Seven out of 16 military officers who stood trial for the transfer of Turkish Air Force Academy cadets from Yalova to İstanbul on the night of a controversial coup attempt on July 15, 2016 have been given aggravated life sentences.
The trial was concluded at the İstanbul 27th High Criminal Court on Wednesday. The seven defendants, who include high-ranking military officers, were given the aggravated life sentences on charges of attempting to overthrow the constitutional order by force. The remaining defendants were given various jail sentences.
During the final hearing of the trial, lawyer Muazzez Görkem Büyükgövez, who represents defendant Hasan Yıldırım, told the court that there is actually no terror organization named “FETÖ” and that what the government calls FETÖ was “totally fabricated.”
The lawyer prompted a warning from the presiding judge with her remarks.
At the end of the trial, the panel of the judges decided to file a criminal complaint against Büyükgövez due to her remarks suggesting that there is no such terror organization as “FETÖ” on allegations of disseminating the propaganda of a “terrorist organisation.”
The Turkish government has prosecuted 1,539 lawyers, arrested 580 and sentenced 103 lawyers to long prison terms since the military coup attempt on July 15, 2016, according to a report released by The Arrested Lawyers Initiative in April 2018.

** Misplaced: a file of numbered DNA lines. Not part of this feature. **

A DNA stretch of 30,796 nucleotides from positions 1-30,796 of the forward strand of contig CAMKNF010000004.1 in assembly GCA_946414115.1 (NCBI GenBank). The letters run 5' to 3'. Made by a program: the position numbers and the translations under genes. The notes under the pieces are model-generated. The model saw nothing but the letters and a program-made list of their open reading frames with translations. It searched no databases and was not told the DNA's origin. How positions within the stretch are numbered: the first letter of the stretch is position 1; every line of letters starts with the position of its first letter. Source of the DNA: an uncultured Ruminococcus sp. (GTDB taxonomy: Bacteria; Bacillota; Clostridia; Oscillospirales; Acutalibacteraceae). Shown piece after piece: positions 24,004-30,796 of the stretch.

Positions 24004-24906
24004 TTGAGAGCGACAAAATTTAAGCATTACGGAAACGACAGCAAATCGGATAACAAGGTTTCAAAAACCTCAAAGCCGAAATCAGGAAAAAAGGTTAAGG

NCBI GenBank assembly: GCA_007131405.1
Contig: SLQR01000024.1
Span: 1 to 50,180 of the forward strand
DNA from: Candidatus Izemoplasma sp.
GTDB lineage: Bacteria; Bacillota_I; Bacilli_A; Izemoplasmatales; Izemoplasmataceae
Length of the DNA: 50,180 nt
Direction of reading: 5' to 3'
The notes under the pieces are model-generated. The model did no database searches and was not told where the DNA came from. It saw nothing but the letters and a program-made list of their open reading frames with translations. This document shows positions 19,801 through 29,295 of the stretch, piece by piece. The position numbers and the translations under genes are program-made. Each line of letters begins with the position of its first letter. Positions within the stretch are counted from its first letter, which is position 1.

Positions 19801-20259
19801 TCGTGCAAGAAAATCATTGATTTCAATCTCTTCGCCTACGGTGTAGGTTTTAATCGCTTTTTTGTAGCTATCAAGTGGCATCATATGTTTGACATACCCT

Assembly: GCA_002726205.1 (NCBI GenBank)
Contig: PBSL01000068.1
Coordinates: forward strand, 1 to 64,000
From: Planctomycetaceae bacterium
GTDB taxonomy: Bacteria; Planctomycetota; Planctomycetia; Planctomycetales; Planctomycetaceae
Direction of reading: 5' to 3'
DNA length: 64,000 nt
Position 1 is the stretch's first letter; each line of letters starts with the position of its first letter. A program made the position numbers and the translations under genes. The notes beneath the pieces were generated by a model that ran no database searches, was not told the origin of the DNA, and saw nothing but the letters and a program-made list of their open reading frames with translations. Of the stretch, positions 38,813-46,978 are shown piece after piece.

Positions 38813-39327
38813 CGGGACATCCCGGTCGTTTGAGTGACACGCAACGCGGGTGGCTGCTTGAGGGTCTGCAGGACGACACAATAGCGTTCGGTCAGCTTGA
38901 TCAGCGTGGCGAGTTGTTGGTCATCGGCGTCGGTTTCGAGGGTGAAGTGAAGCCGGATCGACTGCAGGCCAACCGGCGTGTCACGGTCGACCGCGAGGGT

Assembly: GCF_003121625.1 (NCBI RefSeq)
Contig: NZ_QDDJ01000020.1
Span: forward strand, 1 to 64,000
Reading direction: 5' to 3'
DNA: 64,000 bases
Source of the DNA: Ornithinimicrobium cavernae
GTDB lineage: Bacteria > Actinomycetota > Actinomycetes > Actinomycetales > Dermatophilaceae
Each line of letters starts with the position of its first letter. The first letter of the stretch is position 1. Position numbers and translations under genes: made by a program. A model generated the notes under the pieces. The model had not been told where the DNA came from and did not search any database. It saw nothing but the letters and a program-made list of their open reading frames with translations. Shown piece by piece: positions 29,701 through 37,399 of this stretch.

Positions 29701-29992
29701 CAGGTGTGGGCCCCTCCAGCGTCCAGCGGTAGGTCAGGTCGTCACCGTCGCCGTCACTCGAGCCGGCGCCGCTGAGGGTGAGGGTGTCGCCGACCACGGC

Last month the state-run Anadolu news agency reported that a total of 285 cases were launched against coup suspects and 889 verdicts of life imprisonment had been handed down in 137 of those cases up until then. Of the 889 rulings, 392 were aggravated life sentences, or life in prison without the possibility of parole. Meanwhile, 1,393 defendants were sentenced to varying jail terms.
Turkey survived a controversial military coup attempt on July 15, 2016 that killed 249 people. Immediately after the putsch, the Justice and Development Party (AKP) government along with President Recep Tayyip Erdoğan pinned the blame on the Gülen movement.
Fethullah Gülen, who inspired the movement, strongly denied having any role in the failed coup and called for an international investigation into it, but President Erdoğan — calling the coup attempt “a gift from God” — and the government initiated a widespread purge aimed at cleansing sympathizers of the movement from within state institutions, dehumanizing its popular figures and putting them in custody.
Turkey has suspended or dismissed more than 150,000 judges, teachers, police and civil servants since July 15. On December 13, 2017 the Justice Ministry announced that 169,013 people have been the subject of legal proceedings on coup charges since the failed coup.
Turkish Interior Minister Süleyman Soylu announced on April 18, 2018 that the Turkish government had jailed 77,081 people between July 15, 2016 and April 11, 2018 over alleged links to the Gülen movement. (SCF with turkishminute.com)